Authorities arrested the driver and the passenger, Antonio Ibarra, 41, and Edwardo Ibarra, 37, respectively, on state charges for firearms smuggling.



Armored cars at the mall

At one of the local malls in Mexico City, we were walking along and spotted the vehicle on display above to advertise the services of a company that armors vehicles. In this case, it’s an armored Jeep. On the window of the Jeep is displayed the kind of caliber gunfire it could withstand. I noticed this particular one was not armored against the 7.62 caliber ammo used in AK-47s, the assault weapon favored by the narcos. So what good is “sort of” armoring? If you’re gonna do it, might as well go all the way. The kind of people shopping at this mall are the kind that have money _ which means they likely have security concerns. 

After taking the photo above, a young saleswoman came up to me and told me no photos were allowed. She asked me to erase the photo. I talked my way out of it.



Mexico's spate of hand grenades

Take a wild guess at how many hand grenades the Mexican authorities have confiscated from the bad guys from Dec. 10, 2006, through Dec. 23 of last year:

1) 416

2) 1,809

3) 4,002

4) 7,516

The correct answer is No. 4, according to a joint statement over the weekend by the Attorney General’s Office, the army, the navy, the Interior Ministry and the Public Security Secretariat.

Mexico is awash in guns. Everyone knows that.  Even if it only has one official gun store, as the Washington Post noted a few days ago in this story. But it is also flooded with hand grenades. From what I am told, some of the grenade stockpiles are coming up from leftover military depots in Central America from the 1980s.

Some have been taken/bought/stolen from the Mexican army itself. A remainder are homemade grenades. The criminal organizations buy what are known as “hulls,” or the outer shells. They obtain timing fuses and explosives themselves and arm the grenades. The homemade kind are not particularly reliable. News reports indicate that many don’t detonate.

What are the grenades used for? Generally, I’d say, intimidation. They’ve been thrown at newspaper offices, at parties of rival drug cartels, at a U.S. consulate, and at police precincts. The latter is occurring frequently in Nuevo Leon state where many police are either allied or on the payroll of criminal groups. Rival groups trying to break the police/cartel alliance toss a couple of grenades at the police stations. A powerful grenade blast or two can cause one to reevaluate one’s thinking.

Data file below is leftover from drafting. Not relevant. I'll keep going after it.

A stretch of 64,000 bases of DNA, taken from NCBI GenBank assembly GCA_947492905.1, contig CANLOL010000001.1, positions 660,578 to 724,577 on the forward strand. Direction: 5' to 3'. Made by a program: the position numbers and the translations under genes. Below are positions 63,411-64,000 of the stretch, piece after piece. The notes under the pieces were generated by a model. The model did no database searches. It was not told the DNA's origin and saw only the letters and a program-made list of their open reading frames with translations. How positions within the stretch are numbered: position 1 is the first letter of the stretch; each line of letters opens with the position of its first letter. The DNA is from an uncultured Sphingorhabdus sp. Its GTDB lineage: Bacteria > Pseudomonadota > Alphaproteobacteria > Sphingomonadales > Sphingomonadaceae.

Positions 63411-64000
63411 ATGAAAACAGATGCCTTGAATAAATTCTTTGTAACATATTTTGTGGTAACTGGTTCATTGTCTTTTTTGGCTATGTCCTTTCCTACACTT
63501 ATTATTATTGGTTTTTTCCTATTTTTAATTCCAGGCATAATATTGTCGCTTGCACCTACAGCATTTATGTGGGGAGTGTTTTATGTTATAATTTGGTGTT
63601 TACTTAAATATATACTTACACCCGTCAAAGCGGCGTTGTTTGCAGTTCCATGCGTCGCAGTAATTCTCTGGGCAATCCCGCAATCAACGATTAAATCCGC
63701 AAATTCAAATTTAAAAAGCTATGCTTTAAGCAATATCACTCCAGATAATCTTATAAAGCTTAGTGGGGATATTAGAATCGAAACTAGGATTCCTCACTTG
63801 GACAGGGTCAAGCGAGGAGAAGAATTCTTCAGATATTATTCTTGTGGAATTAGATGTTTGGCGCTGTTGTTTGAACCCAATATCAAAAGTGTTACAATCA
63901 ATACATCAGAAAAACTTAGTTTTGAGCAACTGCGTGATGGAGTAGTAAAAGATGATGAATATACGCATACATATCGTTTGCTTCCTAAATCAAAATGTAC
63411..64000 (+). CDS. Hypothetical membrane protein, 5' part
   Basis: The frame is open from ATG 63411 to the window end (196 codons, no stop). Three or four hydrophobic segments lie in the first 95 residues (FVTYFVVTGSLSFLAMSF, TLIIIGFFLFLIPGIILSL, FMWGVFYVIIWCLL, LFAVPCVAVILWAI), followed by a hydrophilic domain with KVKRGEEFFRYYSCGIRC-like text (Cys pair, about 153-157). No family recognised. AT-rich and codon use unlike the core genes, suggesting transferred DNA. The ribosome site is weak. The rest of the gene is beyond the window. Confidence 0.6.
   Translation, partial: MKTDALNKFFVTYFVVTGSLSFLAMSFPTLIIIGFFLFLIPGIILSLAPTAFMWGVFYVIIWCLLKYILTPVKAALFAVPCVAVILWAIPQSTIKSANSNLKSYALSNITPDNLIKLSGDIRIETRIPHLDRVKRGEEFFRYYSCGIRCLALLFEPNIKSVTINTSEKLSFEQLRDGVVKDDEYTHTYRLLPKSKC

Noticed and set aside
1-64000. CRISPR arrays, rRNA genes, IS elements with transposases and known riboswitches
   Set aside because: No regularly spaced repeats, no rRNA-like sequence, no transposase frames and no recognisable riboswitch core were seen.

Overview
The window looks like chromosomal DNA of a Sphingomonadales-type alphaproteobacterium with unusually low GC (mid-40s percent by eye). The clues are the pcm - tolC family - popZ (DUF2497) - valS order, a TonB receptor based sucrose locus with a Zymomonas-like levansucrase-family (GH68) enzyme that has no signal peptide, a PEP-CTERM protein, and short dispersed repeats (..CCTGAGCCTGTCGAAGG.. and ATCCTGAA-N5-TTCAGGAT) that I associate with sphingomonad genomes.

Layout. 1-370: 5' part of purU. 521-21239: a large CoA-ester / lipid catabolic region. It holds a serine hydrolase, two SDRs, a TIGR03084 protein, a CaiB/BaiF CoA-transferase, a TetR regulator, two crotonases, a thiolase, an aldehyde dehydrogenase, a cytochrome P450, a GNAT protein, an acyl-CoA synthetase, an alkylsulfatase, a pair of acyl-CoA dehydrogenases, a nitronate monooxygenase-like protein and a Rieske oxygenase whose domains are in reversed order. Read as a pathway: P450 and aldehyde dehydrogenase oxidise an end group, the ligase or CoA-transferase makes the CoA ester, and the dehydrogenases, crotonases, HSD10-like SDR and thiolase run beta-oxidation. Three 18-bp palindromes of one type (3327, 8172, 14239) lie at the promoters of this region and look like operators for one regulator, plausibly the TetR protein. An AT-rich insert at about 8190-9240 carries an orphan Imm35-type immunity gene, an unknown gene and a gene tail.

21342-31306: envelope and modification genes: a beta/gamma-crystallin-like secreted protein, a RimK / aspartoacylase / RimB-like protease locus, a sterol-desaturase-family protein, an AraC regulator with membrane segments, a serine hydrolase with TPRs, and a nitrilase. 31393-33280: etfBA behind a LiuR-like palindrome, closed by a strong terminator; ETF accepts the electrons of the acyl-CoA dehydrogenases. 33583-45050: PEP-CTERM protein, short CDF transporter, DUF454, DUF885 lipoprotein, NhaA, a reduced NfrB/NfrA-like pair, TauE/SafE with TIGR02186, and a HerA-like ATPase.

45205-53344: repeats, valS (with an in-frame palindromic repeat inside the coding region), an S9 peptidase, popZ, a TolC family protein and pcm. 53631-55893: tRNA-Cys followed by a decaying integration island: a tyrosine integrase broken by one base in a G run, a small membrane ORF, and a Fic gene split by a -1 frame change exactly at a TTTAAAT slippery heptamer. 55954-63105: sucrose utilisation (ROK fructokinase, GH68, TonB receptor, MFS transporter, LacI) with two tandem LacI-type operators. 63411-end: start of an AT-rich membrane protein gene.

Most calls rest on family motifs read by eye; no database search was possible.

Mexican-style violence creeps south

Honduras Violence_Nost
It’s been a day now since three armed assailants in the Honduran city of San Pedro Sula burst into a women’s shoe factory with assault rifles. When the shooting stopped, 18 people lay dead or dying.

Initial blame fell on rivalries between street gangs, the feared Mara Salvatrucha and the equally violent 18th Street gang, both of which have roots in Los Angeles and operate through much of Central America.

But on a deeper level, the attack is a reflection of how Mexican-style violence is moving south. The gangs of Central America are subcontracting out to the narcotics cartels of Mexico and adopting their violent tactics.

“Yesterday’s massacre is the kind that takes place in some Mexican states, where drug trafficking and hired killings are the rule. But the massacre yesterday occurred on a main street in San Pedro Sula,” the local La Prensa newspaper said, “and it stunned a nation that hasn’t seen this much bloodshed in one place in many years.”

The assailants in the attack used AK-47 assault rifles, a favorite of the Mexican cartels as well. In Mexico, the rifles are called “ram’s horns” because of the curved ammo chamber.

The cause of the slaughter isn’t clear. Honduran papers say the 18th Street gang controls the neighborhood around the factory, where a lot of small-scale drug dealing takes place. The owner of the factory said none of his workers wore the facial and neck tattoos common among gang members. Forensic workers found no drugs or weapons in the factory after the shooting.


A satirical cartoon touches a nerve

 The political cartoon above, done by Daryl Cagle and published on the msnbc.com website, has drawn a measure of outrage in Mexico. It shows the eagle on Mexico's flag flattened by a spray of bullets.

The Reforma newspaper published it on its front page this morning, and the comments poured into its own website.

If there is some sensitivity about a cartoon using the national flag, it’s partly because of the time of year. Mexico’s Independence Day on Sept. 16 is approaching, and flags are fluttering around the nation in anticipation. This year also marks the nation’s bicentennial.

Here are some of the comments so far this morning on Reforma’s website. I’ve translated most of them although one was in English.

“Miguel” wrote: “If we’re going to reflect reality, let’s show a U.S. flag with the words ‘property impounded.’

 “To the cartoonist” wrote: “I have an idea: tomorrow draw the american flag, instead of stars picture small dollars and guns, the withe stripes can be the white powder the americans keep inhaling, and the red stripes can be the blood they are responsible for. Its essential that they realize they are part of the problem... they will never help fix it because it is not their problem, but is the VERY LEAST they can do for the innocent victims.

“Lalo” wrote: “Ignorant gringo!”

“Isabel” wrote: “When they make fun of a Mexican or something that represents Mexico, they are making fun of all of us. If that flag has bullet holes in it, it is thanks to the total lack of arms control in the United States…”

“Mariana” wrote: “To get even, they should draw the bald eagle with a machinegun, an army beret, smoking a joint and wearing rose-colored skimpy underwear.



This blog is written by Tim Johnson, the Mexico bureau chief for McClatchy Newspapers.